A very swarm of minor philosophes, in the third quarter of the eighteenth century, joined in the attack upon Christianity. They labored with all the industry and enthusiasm of early Christians spreading the new Gospel, or of Spanish Christians expelling Moors. They poured forth a stream of tracts and treatises, and when their own profusion ebbed they translated all the antireligious literature they could find, from Lucretius to Hobbes. They devised a new calendar of saints and martyrs, canonizing Julian the Apostate and idolizing Pomponazzi, Bruno, Campanella, Vanini, Bayle, and other victims of persecution. They condemned the Jews not for charging interest on loans but for having begotten Christianity. They dethroned Jehovah as a monster of cruelty, a god of war, the first of the genocides. They laughed at original sin, and the God who had to send himself down to earth as his son, to be scourged and crucified to appease the anger of himself as Father piqued by a woman’s desire for apples or knowledge. They branded the Crusades as a land-grabbing, commerce-cornering expedition. They scorned the Middle Ages as all Dark Ages, and looked down upon the Gothic cathedrals as barbarous and grotesque. D’Alembert noted about him “a certain exaltation of ideas,” a “fermentation,” a “general effervescence of minds, … [which] with a kind of violence has swept along with it everything that stood in its way.”70

There was Jacques André Naigeon, whom Sainte-Beuve described as “a fanatical beadle of atheism”;71 he came to live and work with d’Holbach as translator and editor; together they published in ten years thirty books, large or small, original or imported, all against Christianity; “it is raining bombs in the house of the Lord,” said Diderot.72 There was Nicolas Boulanger, another friend of d’Holbach, who labored in the cause till his death (1759), and left behind him a manuscript entitled Antiquité dévoilée (Antiquity Unveiled). D’Holbach kept this in storage till 1765, when the chief minister was Choiseul, friendly to the philosophes; then he sent it to the press with a flaming introduction by Diderot. Religion, said Boulanger, arose through primitive man’s fears of floods and other apparently supernatural catastrophes; it was organized by priests and kings in a conspiracy to sanctify tyranny in return for tyrannical enforcement of orthodox belief; and mankind would never escape from that dark conspiracy except by following the light of reason in defiance of priests and kings.73

More important was André Morellet, another Jesuit product, one more abbé wandering in rebel ranks. Born in 1727, he lived long enough to be described by Mme. Necker as “a bear” who nevertheless “had candor, probity, and a thousand good qualities, and enough religion to suspect that there may be a God, and sometimes to admit it to his friends, relying on their discretion not to reveal his credulity.”74 Under Diderot’s tutelage he wrote some articles for the Encyclopédie. At d’Holbach’s dinners he displayed so mordant a wit that Voltaire called him the Abbé Mord-les—“the Reverend Mr. Bite-Them”; but Marmontel wrote that he had “profound ideas … and a heart as upright as it is sound.”75 In 1762 he published a Manuel des Inquisiteurs, composed of selections from the Directorium Inquisitorum of Nicolás Eymerico, who had zealously served as Grand Inquisitor from 1356 to 1399. Frenchmen had almost forgotten the Spanish Inquisition; Morellet refreshed their memory by merely quoting the procedures and penalties of that institution in its heyday. Malesherbes gave Morellet governmental permission to print the book, for, he said, the penal code of France was still practically identical with that of the Inquisitors.76 Morellet could hardly believe it, but in the year that saw his book go to press Jean Calas was broken on the wheel by the Parlement of Toulouse.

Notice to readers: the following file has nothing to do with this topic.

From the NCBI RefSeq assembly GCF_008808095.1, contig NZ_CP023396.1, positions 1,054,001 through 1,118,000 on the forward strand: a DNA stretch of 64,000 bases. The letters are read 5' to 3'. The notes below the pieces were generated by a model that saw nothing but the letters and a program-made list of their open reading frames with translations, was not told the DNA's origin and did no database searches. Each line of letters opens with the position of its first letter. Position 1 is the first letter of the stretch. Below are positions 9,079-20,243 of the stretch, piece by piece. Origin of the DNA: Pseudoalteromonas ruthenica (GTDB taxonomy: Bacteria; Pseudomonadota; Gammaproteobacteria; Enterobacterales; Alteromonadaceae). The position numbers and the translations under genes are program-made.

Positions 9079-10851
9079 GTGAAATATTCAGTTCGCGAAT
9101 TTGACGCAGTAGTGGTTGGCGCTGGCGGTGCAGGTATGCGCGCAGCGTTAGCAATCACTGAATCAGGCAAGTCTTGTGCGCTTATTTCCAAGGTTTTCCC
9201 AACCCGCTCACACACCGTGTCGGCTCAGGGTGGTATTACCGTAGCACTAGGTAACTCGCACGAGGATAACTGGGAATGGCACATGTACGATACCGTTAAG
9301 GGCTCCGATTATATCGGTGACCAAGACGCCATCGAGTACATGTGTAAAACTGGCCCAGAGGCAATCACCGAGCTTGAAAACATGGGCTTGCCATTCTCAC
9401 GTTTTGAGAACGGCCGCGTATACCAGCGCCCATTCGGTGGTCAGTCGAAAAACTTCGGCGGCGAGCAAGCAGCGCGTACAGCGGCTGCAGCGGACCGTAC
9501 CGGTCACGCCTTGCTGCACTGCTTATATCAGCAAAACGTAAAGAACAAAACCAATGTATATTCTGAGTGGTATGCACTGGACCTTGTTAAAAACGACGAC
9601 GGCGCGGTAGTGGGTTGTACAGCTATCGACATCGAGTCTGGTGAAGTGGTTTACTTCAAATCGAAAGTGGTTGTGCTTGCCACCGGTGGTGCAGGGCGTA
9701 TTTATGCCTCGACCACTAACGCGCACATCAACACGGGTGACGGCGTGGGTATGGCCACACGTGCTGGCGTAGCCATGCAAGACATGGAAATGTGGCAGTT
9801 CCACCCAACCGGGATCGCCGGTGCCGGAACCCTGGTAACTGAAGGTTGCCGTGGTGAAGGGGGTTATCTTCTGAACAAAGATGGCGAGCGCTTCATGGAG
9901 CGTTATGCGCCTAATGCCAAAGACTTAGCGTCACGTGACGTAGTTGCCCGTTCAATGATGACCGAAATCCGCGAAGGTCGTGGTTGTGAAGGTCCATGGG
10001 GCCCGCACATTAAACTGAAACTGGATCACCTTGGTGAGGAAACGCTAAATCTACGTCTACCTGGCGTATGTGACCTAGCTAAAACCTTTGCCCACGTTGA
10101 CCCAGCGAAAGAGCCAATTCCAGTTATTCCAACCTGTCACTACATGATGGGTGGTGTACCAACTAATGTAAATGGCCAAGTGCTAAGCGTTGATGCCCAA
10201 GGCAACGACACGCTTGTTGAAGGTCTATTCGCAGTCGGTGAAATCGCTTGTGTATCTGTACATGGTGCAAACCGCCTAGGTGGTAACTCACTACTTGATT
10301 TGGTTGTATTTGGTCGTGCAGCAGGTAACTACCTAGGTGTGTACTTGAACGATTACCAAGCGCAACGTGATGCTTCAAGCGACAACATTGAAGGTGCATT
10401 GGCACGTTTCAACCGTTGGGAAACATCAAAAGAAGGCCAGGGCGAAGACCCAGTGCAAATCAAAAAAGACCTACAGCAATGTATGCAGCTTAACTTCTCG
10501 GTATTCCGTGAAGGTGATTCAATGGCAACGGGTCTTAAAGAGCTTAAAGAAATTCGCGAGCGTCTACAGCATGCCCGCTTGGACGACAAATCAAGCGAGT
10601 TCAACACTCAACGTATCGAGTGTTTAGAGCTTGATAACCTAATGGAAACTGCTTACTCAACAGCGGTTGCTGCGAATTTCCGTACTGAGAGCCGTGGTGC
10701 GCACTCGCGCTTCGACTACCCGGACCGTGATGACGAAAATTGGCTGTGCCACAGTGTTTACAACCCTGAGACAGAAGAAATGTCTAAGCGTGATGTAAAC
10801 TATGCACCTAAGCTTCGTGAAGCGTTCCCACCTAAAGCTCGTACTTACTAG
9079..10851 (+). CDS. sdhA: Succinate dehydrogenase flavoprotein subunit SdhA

Of another abbé, Guillaume Raynal, the usually calm Grimm reported in his Correspondance for 1772: “Since Montesquieu’s Esprit des lots our literature perhaps has produced no monument that is worthier to pass to the remotest posterity, and to consecrate the progress of our enlightenment, than Raynal’s Philosophical and Political History of European Settlements and Commerce in the Two Indies.”77 Probably Grimm was especially well disposed to the author because it was Raynal who had inaugurated in 1753, and bequeathed to Grimm in 1755, the Correspondance littéraire which ever since had buttered Grimm’s bread; moreover, Grimm’s friend Diderot had had a hand in preparing Raynal’s immortal and now unopened book. Grimm’s judgment seemed confirmed by the immediate popularity of the Histoire philosophique et politique des établissements et du commerce des Européens dans les deux Indes, published in 1772. Forty editions were sold out before 1789; there were uncounted pirated editions and translations; Franklin, Gibbon, and Robertson praised it; Toussaint L’Ouverture found in it the inspiration for his slave-liberating devotion and campaign (1791). An erudite critic thought it had more influence upon the French Revolution than even the Social Contract of Rousseau.78